I just made use of the very cool OTN Virtual Developer Day Database site. In this environment you can follow OTN Developer Day sessions, for example, at home, while making use of all the material available on that site plus the downloadable Virtualbox OTN Developer Day Appliance. Despite you can choose for tracks like Java, .Net, APEX, there is also a database section which handles (as you might expect it from me regarding interest) Oracle XMLDB functionality.
There is a 1 hour webcast available from Mark Drake, Oracle Product Manager, that takes you along all the basics / general overview (basic due too it is too extensive to show it in only an hour) of possibilities of Oracle XMLDB functionality. For convenience there is also a PDF document that has most of the slide info of the webcast. It doesn’t contain the demo’s or extra Virtualbox OTN Developer Day Appliance first steps info, of course, and what to do to reset the training XMLDB environment in this appliance.
This PDF and the webcast starts with the Oracle safeguard (legal disclaimer), with the general product outline slide saying among others that Oracle is not responsible or obliged to actually build-in features mentioned in that release or in that form…etc…so in that context it looks like…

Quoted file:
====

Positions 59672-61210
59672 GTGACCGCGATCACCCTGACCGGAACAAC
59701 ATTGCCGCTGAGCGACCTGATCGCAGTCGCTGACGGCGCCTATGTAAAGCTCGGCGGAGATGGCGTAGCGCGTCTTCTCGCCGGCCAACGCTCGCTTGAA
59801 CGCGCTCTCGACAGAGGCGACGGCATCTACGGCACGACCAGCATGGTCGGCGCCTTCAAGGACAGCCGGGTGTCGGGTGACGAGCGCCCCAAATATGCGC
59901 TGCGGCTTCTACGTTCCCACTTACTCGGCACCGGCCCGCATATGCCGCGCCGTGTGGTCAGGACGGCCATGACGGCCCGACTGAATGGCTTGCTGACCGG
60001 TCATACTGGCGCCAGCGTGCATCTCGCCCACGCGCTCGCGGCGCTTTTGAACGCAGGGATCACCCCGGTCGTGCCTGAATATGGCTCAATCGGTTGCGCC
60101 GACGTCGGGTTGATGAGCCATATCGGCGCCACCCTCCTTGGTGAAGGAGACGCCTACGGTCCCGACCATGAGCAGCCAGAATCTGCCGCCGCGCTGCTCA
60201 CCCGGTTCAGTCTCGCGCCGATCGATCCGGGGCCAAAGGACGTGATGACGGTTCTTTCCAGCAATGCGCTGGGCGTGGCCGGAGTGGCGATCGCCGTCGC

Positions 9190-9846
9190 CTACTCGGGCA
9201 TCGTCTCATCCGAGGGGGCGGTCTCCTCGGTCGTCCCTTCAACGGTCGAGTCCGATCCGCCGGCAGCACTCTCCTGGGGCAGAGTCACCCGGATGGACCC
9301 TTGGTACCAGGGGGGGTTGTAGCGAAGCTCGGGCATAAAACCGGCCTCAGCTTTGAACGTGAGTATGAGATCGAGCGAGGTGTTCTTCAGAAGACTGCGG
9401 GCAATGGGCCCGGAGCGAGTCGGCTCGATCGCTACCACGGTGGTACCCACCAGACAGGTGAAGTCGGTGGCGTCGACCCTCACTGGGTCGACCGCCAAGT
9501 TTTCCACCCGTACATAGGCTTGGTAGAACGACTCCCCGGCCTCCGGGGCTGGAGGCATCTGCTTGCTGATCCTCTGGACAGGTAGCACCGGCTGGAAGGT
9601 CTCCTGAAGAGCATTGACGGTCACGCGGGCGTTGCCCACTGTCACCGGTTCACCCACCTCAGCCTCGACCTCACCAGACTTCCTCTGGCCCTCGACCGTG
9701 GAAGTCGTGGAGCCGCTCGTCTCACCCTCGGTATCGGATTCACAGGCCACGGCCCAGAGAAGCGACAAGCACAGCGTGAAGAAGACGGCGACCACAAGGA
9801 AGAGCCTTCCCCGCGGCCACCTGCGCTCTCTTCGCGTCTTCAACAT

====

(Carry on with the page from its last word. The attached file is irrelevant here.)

The next release of Oracle 220.127.116.11.0 will contain the XQuery Update facility. With this in place, the XQuery language build-in the Oracle Database version since database version 10.2.0.1.0, will now come to its full extend supporting the whole range from not only SELECT functionality, but also REPLACE, UPDATE and DELETE functionality. In an SQL update statement you can make use of this by using the XQuery XMLQUERY operator to make full use of this XQuery Update Facility functionality. Of course it doesn’t have to be SQL, also the normal XQuery Oracle 11g operators can be utilized in JDBC/Java or other flavored environments or PL/SQL can now make use of this. Other means of XML interfacing would be in using the Native Database Web Service support, amongst others based on PL/SQL input, or via XQuery for Java (XQJ) means.
This also means that you now can use XQuery to its full potential, following the standard (or should I say “W3C Recommendation” – I am never sure if standard = recommendation but anyway…) and no longer have to use SQL/XML operators like updateXML(), insertChildXML() and other operators like them and go “full XQuery”.
Regarding recommendations… I really can, regarding the OTN Virtual Developer Day Database site. If you want to brush up your knowledge or start a new topic, this is really a good way to start. I know there are also OTN Developer Day sessions you can actually visit somewhere in your “neighborhood” or otherwise during the Hands-on Labs of the upcoming Oracle Open World in San Francisco.